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Coachella Valley Water - Rate Hike

 

Last updated 3/30/2016 at 6:39am



The Coachella Valley's largest water provider Coachella Valley Water District is considering its first residential rate hike since 2010.

Under the proposal, which the board of directors are expected to vote on in June, homes that stay within their water budgets should only see an average bill increase of around $6 per month starting this July. Excessive water users would see their bills raised by hundreds of dollars more per month.

An expensive water-quality mandate and a strained groundwater aquifer, the agency requires ways to help pay for the costliest-ever infrastructure project: treatment plants to remove a carcinogen known as chromium-6 from the region's groundwater. The plants are expected to cost $250 million up front and $8 million annually once built. .

Many water wasters are already paying temporary Drought surcharges, designed to meet Gov. Jerry Brown's 25 percent emergency conservation mandate however, a lot of people are still trying to keep their lawns covered in grass, despite the obvious difficulties of a desert climate. The permanent rate increases are designed to promote lasting conservation. “We’re hoping that because of the Drought, a lot of behavior has changed, or at least people are more sensitive to the issue, that they need to conserve," Coachella Valley Water District general manager Jim Barrett.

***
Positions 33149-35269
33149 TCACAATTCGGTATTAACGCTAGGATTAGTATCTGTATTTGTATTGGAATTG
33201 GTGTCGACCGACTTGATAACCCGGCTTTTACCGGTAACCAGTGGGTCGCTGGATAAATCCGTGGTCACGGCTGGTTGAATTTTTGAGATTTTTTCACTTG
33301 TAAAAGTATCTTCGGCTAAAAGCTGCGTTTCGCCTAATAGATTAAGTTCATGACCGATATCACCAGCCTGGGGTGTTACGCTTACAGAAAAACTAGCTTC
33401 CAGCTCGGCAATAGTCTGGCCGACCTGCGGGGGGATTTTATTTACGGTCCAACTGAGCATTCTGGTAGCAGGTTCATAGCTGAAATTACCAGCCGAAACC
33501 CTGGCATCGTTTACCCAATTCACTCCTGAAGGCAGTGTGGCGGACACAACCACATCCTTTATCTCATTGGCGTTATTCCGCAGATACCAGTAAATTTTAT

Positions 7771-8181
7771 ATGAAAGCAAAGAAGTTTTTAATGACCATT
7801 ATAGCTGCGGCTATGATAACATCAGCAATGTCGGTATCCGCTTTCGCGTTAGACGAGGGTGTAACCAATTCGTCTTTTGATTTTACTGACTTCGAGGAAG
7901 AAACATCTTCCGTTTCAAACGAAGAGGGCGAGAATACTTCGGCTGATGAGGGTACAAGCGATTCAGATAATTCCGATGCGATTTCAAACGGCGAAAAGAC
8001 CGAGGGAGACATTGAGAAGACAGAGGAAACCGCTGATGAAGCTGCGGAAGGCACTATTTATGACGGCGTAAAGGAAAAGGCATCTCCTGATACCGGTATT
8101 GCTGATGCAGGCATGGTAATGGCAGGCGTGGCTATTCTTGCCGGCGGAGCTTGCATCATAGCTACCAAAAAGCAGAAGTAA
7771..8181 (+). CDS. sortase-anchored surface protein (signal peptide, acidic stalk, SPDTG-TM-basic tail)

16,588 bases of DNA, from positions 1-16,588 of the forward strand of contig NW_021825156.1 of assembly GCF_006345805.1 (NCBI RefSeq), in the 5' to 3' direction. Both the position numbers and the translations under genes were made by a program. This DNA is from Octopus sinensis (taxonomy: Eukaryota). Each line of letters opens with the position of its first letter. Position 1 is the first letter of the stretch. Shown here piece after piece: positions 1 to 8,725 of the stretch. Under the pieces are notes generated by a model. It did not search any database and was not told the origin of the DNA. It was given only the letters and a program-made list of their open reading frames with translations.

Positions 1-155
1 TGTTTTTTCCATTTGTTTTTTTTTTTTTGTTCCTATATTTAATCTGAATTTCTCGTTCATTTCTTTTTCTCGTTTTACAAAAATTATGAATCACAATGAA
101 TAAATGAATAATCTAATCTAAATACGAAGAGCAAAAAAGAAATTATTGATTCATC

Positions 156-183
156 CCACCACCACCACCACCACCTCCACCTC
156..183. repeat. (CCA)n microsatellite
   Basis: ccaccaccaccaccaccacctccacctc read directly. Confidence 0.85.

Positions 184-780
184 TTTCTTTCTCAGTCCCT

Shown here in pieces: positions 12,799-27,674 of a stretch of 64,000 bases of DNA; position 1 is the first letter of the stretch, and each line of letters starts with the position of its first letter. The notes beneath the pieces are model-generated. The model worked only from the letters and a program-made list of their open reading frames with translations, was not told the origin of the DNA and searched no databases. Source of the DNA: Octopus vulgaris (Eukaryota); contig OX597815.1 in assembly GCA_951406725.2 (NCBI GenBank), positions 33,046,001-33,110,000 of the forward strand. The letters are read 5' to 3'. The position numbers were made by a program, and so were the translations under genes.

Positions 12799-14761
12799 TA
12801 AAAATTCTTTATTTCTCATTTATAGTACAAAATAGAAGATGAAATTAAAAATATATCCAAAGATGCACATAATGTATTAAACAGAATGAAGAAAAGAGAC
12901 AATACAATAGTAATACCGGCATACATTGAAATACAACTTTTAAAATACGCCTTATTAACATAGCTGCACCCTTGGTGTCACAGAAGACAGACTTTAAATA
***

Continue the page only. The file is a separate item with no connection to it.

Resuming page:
The Coachella Valley pumps more water from its underground aquifer than it puts back in, "That’s really what we’re trying to promote with these revisions, is greater conservation so that ultimately we have better sustainability of the aquifer.” said Barrett.

With additional rate hikes being proposed every year through 2020, the board will only vote on the first year of increases for now. The district is holding several workshops to get feedback from the public, the next meeting is scheduled for Monday at 5:30 p.m. in Coachella.

"I recognize this isn’t going to be popular. But there are a lot of things that have brought us to this point, and we can’t put it off any longer," Barrett said at Thursday's workshop, noting the increase would also pay for maintenance and infrastructure projects that have been delayed since the recession.

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